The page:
Millennium Post

Ambedkar Nagar to Delhi Gate BRT stretch handed over to PWD

Ambedkar Nagar to Delhi Gate BRT stretch handed over to PWD
Concerned over the traffic mess in the controversial Bus Rapid Transit (BRT) Corridor, Lieutenant-Governor Najeeb Jung on Friday handed over its operation and maintenance to Delhi Public Works Department (PWD) and Integrated Signalling System (ISS) to Delhi Traffic Police.

The Delhi Integrated Multi Modal Transit System (DIMTS), that was looking after the works related to BRT Corridor since its inception, has been removed by the government.

The DIMTS is a joint venture between the Delhi government and Infrastructure Development and Finance Corporation (IDFC), with each party having 50 per cent equity. The DIMTS came into being in April 2006 as an urban transport and infrastructure development company. It was later converted into a joint venture in 2007.

Marshals deployed on the BRT Corridor cost Rs 60 lakh a month and its managing authority has been funding it from the advertising revenue it generates.

Delhi Police Commissioner B S Bassi recently urged the state government to remove all deficiencies in the controversial BRT Corridor in the national Capital.

“The existing BRT Corridor from Ambedkar Nagar to Delhi Gate, a stretch of 14.5 km, has been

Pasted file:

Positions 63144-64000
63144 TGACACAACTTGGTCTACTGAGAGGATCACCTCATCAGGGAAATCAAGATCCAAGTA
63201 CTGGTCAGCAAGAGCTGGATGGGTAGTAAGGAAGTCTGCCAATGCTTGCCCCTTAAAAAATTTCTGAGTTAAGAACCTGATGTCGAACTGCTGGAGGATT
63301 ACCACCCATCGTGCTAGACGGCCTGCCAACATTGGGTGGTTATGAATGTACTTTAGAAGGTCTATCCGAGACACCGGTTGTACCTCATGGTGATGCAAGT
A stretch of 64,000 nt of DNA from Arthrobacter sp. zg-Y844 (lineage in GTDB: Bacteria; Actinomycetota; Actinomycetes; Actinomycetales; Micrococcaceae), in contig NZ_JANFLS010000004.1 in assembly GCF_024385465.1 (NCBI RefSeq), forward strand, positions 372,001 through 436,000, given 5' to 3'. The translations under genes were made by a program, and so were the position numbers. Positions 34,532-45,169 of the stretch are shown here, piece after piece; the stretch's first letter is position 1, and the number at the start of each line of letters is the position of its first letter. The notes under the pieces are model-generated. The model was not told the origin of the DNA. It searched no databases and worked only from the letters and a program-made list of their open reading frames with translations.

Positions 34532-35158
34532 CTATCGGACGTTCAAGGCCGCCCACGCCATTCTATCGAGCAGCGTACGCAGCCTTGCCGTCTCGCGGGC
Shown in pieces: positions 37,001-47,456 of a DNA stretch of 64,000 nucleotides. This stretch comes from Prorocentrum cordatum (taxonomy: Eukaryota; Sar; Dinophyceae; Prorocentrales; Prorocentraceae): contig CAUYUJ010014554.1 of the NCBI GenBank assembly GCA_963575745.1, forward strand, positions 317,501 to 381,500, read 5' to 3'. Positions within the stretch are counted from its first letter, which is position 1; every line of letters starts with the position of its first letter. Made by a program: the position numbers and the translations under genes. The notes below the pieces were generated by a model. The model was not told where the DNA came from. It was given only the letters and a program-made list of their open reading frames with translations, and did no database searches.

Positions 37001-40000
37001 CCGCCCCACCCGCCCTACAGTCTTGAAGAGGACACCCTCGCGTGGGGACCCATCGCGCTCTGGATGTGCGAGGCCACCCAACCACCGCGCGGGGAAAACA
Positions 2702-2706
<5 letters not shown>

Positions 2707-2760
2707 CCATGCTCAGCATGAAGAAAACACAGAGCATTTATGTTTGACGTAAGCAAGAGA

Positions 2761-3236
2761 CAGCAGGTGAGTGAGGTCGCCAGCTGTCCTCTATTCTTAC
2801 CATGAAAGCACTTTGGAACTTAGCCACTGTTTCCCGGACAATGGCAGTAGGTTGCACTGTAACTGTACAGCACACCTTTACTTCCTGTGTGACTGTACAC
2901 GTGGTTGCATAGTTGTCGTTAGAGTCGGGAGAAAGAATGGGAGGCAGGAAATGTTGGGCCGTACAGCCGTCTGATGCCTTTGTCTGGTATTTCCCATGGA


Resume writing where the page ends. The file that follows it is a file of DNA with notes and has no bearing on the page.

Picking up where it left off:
handed over to the PWD for all the purposes for its operations and maintenance,” said a letter.

“The Intelligent Signalling System (ISS) will be maintained by Delhi Traffic Police and the street lights on the Corridor shall be maintained by the PWD,” it added.

The letter further said that the revenue earnings from the bus queue shelters (BQS) would be paid to the Delhi Transport Infrastructure Development Corporation (DTIDC) and the maintenance of BQS would be looked after by the corporation.

Delhi Traffic Police have also earlier said that the bus stop in the middle of the road increases the risk for pedestrians, besides BRT layout leaves little space for maneuvering heavy traffic which results in snarls.

The Delhi BRT has remained controversy’s favourite child ever since its inception in 2008. Following the initial south Delhi corridor, a court case sealed the fate of the project and construction of 14 similar corridors was put on hold.

Delhi’s former Chief Minister, Sheila Dikshit, who was a strong supporter of the project, finally acknowledged its problems during the last election campaign and said it would be scrapped despite crores of public money being spent on building it.
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